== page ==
The drive-in and drive-thru services of years ago have had a direct impact on today’s lifestyle. Let us reflect on drive-thru services available today. It is a convenience to order, pay, and pick up your goods without leaving your automobile. While drive-thru restaurants are probably most paramount in your minds, there are other drive-thrus that are used today. When I go to the post office, I usually go to a drive-thru drop box. In picking up a prescription from the drug store, I go to a drive-thru window. I have observed people in my neighborhood going to a drive-thru window for their dry-cleaning needs. Some places, Las Vegas, Nevada, in particular, offer drive-thru marriage services. I have heard and read about drive-thru funeral viewings; for you perhaps, but not for me. Drive-thru medical testing has become increasingly popular with coronavirus testing and vaccinations. I suspect some participate in drive-thru grocery shopping for a limited number of items. What about alcoholic beverages? Yes, they do exist but not in Pennsylvania. Drive-thru coffee shops have become popular. Emission testing and automobile registration services are now available through a drive-thru. Banking is one drive-thru service that most of us prefer to use. I must share with you an incident involving my late sister: she walked to her bank only to find that it was closed but the drive-thru window was open. She decided to walk up to the drive-thru window; it may surprise you to know that she was refused service. Thankful, it was not me as I would have returned when the bank was fully opened and withdrew all of my money in quarters. I read that in one community, a person was fined for attempting to create a walk-up window.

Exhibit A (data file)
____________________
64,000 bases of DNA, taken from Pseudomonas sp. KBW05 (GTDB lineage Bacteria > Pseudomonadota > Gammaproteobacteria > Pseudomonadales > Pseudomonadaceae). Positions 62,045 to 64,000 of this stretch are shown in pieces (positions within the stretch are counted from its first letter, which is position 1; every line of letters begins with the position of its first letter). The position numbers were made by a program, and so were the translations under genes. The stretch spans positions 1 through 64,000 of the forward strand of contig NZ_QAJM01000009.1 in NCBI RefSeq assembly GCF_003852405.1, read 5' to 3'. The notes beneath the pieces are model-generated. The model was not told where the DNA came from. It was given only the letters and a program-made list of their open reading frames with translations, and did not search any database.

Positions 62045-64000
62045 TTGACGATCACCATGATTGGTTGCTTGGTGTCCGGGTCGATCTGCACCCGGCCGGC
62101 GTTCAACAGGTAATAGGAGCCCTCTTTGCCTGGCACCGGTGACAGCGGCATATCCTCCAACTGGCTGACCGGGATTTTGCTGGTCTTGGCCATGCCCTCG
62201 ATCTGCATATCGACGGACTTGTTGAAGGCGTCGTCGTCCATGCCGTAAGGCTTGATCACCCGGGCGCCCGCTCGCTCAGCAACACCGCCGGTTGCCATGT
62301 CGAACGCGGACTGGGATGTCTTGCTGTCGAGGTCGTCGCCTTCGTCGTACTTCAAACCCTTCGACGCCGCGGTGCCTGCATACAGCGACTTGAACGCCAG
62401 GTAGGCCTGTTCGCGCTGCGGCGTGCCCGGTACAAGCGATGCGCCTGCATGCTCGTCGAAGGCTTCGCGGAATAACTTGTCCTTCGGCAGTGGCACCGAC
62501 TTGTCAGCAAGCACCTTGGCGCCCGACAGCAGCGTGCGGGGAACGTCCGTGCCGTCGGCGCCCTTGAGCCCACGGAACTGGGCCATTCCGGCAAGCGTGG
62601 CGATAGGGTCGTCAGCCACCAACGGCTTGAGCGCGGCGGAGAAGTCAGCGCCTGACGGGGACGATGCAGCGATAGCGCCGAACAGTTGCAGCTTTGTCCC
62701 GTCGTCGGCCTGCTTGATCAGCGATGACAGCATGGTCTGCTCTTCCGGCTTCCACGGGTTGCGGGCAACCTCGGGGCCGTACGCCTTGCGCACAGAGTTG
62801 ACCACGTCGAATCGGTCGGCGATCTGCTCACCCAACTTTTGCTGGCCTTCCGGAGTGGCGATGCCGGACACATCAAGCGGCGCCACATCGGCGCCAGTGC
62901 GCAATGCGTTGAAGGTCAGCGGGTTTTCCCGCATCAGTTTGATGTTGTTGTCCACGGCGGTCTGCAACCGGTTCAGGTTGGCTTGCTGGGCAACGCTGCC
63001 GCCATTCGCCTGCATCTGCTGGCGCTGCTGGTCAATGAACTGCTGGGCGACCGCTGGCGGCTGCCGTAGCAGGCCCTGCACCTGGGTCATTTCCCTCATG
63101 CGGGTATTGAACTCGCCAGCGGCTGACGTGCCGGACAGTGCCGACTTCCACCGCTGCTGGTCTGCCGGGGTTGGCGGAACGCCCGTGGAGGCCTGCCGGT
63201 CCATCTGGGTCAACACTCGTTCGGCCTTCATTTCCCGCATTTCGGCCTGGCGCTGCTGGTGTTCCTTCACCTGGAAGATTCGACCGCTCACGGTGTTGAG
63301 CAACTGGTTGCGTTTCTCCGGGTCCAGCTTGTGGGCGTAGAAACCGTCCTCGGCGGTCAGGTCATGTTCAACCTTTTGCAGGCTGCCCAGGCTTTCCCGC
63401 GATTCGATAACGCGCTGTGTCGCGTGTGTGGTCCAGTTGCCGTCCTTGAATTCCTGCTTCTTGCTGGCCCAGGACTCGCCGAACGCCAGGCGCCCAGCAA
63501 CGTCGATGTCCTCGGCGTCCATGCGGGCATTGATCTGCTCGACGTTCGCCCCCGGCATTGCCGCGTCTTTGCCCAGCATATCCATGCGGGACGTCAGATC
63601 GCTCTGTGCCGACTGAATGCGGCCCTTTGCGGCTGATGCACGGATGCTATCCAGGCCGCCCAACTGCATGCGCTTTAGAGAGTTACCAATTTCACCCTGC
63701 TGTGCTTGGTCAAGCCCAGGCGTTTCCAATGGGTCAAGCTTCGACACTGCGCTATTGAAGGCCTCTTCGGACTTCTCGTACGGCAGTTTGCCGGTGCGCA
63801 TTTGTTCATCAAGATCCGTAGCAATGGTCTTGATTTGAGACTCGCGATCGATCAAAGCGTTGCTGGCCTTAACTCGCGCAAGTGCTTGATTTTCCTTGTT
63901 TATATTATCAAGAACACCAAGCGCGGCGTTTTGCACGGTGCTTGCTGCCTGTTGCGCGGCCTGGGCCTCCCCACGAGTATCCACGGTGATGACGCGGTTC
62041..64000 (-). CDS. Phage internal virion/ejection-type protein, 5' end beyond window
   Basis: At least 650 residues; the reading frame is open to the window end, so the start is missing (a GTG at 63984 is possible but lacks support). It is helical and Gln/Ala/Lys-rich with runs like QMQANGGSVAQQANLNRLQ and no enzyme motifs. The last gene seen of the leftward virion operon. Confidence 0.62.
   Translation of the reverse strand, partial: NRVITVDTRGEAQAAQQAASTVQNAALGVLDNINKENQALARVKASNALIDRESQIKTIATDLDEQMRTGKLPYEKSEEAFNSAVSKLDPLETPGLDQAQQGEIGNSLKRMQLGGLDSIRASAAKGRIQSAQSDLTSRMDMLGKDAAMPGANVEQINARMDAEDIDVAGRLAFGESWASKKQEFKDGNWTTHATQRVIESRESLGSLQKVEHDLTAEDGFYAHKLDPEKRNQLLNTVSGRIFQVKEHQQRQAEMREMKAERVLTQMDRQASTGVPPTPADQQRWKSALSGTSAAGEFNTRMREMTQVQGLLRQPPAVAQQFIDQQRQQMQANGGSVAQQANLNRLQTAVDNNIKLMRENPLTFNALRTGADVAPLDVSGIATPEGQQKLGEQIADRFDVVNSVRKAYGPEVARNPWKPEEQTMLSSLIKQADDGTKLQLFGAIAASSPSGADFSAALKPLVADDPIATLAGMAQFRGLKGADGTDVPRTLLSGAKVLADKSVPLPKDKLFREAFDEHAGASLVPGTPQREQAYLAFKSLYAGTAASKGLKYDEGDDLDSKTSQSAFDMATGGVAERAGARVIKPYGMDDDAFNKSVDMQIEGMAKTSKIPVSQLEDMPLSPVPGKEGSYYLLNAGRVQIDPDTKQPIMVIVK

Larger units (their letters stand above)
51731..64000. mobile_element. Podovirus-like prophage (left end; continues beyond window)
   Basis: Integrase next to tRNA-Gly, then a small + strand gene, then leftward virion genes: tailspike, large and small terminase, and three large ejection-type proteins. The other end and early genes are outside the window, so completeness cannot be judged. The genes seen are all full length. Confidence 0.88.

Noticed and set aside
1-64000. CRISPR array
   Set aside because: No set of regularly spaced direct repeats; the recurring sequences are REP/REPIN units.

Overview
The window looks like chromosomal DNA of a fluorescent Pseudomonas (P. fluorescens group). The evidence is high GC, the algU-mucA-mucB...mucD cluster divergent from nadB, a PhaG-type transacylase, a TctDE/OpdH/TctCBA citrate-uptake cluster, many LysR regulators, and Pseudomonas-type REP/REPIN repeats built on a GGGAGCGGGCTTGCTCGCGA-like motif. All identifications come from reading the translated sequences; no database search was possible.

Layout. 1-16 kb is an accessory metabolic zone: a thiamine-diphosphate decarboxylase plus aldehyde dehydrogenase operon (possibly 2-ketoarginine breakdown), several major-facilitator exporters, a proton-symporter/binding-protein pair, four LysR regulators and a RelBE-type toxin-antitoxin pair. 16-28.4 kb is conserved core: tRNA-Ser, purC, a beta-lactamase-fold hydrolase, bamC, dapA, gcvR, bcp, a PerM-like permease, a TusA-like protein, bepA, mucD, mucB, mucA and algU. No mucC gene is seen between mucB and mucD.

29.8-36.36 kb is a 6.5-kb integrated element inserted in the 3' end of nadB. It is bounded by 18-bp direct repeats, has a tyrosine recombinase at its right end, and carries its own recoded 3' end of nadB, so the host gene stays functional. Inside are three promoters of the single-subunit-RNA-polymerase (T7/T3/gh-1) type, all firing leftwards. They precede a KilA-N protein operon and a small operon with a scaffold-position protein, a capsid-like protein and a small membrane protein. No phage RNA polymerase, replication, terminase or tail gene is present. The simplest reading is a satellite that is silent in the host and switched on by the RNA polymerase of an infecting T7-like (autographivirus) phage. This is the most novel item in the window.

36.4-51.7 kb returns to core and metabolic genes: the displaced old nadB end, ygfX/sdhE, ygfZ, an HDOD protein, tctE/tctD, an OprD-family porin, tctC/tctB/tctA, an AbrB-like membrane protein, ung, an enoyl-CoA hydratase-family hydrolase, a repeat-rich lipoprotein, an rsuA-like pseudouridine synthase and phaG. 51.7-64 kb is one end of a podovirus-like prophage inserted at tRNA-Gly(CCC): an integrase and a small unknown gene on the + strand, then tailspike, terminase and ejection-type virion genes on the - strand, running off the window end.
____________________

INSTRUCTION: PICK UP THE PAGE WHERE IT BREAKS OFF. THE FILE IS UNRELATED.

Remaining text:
Drive-thru services are expanding. The convenience of transacting business without getting out of your automobile provides greater safety and protection, especially during inclement weather. Be thankful that drive-thru services are available today. Hopefully these services will continue to expand and allow you to carry out personal and business activities in the comfort of your automobile. Let us not return to the inconveniences to which many people were subjected, back in the day.

Alonzo Kittrels can be reached at backintheday@phillytrib.com or The Philadelphia Tribune, Back In The Day, 520 South 16th Street, Philadelphia, PA 19146 The views expressed in this column are not necessarily those of The Philadelphia Tribune.